My boyfriend, Xavier, was thrilled about this, of course, because it meant that I would be cooking even more than I usually did. This is a man who was eating slices of packaged ham and shredded carrots out of a plastic container and calling it dinner when I met him. Or he would boil up a few eggs and eat them, smashed up in a bowl with a squirt of Sriracha sauce. His apartment always smelled like just-boiled eggs.

A year or two after we began living together, he got so used to the nightly multicourse dinners that I would prepare that he would complain if I'd left a course out. "No dessert?" he'd say on those few evenings when I had not had the time to make a cake, a soufflé, or a tart of some sort, from scratch. Or if I had made a soup and not fancied it up with a batch of add-ins (homemade croutons, roasted veggies, toasted nuts or a little tartine with melty cheese on the side), he would give me a frown, like I had left something off of his order. "There's nothing else?" he would say, disappointed.

He whined about "too many tomatoes," when I was testing tomato tarts, gratins and soups, something I will never understand. (In my world, you can't have too many tomato-anything.) Plus, he refused to eat beets, cauliflower (except when it was well-hidden and he didn't know about it), broccoli, goat cheese, green olives, peanut butter or anything with lemon or lime.

On the other hand, he happily consumed just about anything with leeks, potatoes, mushrooms, cream, eggs or any kind of cheese (except the goat cheese).

He was helpful, too, if only to boost my morale, which rose and fell with that day's successes or failures. When I made four types of meatloaf one Saturday, he declared all of them "the best I've ever had," even though he had never had meatloaf before, and referred to it as pâté. He ate it, day after day, until it was gone. And the brown butter walnut cakes? They lasted less than 12 hours. (I helped.)

By the end of the summer, we had both gained more than a few kilos. My once-baggy "boyfriend" jeans were tight...and in all the wrong places.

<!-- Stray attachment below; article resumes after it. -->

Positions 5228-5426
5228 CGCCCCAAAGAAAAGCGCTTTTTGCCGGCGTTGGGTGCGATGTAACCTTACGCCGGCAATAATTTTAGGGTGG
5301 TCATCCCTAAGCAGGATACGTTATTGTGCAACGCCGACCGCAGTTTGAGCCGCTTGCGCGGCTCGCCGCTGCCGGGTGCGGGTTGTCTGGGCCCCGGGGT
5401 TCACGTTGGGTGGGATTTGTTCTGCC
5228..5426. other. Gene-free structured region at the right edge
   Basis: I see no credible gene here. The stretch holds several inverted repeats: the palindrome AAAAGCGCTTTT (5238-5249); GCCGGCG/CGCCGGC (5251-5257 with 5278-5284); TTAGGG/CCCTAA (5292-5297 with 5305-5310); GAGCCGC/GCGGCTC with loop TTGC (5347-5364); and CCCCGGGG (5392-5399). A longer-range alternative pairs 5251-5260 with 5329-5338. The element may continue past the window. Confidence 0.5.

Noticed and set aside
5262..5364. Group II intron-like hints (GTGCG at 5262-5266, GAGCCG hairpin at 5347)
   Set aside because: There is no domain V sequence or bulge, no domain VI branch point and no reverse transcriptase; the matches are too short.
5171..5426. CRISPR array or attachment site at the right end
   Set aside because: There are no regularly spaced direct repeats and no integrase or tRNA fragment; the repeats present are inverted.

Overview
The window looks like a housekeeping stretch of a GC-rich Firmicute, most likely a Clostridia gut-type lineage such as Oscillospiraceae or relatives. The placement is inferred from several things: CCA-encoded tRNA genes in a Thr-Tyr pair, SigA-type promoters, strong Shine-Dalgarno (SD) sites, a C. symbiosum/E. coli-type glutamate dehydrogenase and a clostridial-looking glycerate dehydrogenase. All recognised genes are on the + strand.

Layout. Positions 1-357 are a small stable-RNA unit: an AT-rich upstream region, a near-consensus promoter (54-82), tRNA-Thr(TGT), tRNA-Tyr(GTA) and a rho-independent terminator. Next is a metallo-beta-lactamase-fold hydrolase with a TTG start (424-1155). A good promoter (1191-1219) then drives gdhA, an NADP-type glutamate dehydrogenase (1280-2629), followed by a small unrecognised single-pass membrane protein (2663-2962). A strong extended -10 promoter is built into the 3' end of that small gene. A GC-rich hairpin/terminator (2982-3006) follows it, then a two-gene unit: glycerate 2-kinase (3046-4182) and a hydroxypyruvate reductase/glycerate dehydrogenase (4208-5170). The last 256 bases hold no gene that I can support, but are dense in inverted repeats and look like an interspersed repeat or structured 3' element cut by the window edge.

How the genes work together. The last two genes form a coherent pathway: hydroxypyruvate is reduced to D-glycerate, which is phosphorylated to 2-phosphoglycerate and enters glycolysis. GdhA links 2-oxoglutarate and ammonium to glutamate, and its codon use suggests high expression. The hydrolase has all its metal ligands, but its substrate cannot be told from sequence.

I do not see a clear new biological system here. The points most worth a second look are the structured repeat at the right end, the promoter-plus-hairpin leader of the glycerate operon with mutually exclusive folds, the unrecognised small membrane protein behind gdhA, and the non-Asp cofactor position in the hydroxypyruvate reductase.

But I had a manuscript.

Last fall, I was either waiting for proofs or proofreading the pages, time and time again, with more coffee and more sugar than I thought it possible to consume. Remember what finals week in college was like? That looming stress of certain failure? It was like that. Every day. For almost nine months.

The very next day after I turned the book in, I knew that I needed to do something else, something new to get my mind off of it all.

I slipped my laptop into my bag, twisted my scarf around my neck, walked to my neighborhood Starbucks and ordered my usual double-tall latte. Then I sat down and began writing a proposal for a second Cowgirl Chef cookbook. I'm turning it in to my agent this week.

Texas killers

I made these buttery, savory sablé cookies for my first cooking classes in Paris, and I sold them at the American School of Paris one Christmas, too. They're cheesy, slightly spicy and perfect with champagne. Or margaritas.

3 cups flour

1/2 teaspoon sea salt

1 1/2 teaspoons sugar

1/4 teaspoon cayenne pepper

2 sticks butter, softened

3/4 cup shredded cheddar cheese

1. Preheat oven to 375 degrees and line a couple of cookie sheets with parchment paper.

2. Whisk together flour, sea salt, sugar and cayenne. In your mixer, cream butter, then add cheese. Now add the flour mixture and mix just until it comes together. Turn the dough out onto a lightly floured board, form two round discs, and cover them in plastic wrap. Refrigerate for a half-hour or until the dough is firm.

3. Roll out the dough and cut into Texas shapes, and put them on the cookie sheets about 1/2-inch apart. Bake for about 12 minutes, or until the tips of the Panhandle just begin to brown. Let the cookies cool on the pan.

Cowgirl tip: Not a Texan? That's OK. You can roll these out and simply slice and bake.

Advance planning: These cookies freeze beautifully. They are on the fragile side, so pack them in plastic containers with layers of parchment or wax paper in between -- then pull them straight from the freezer for your next party!

Nutritional analysis per cookie: 34 calories, 2 grams fat, 3 grams carbohydrates, 1 gram protein, 5 milligrams cholesterol, 29 milligrams sodium, trace dietary fiber, 58 percent of calories from fat.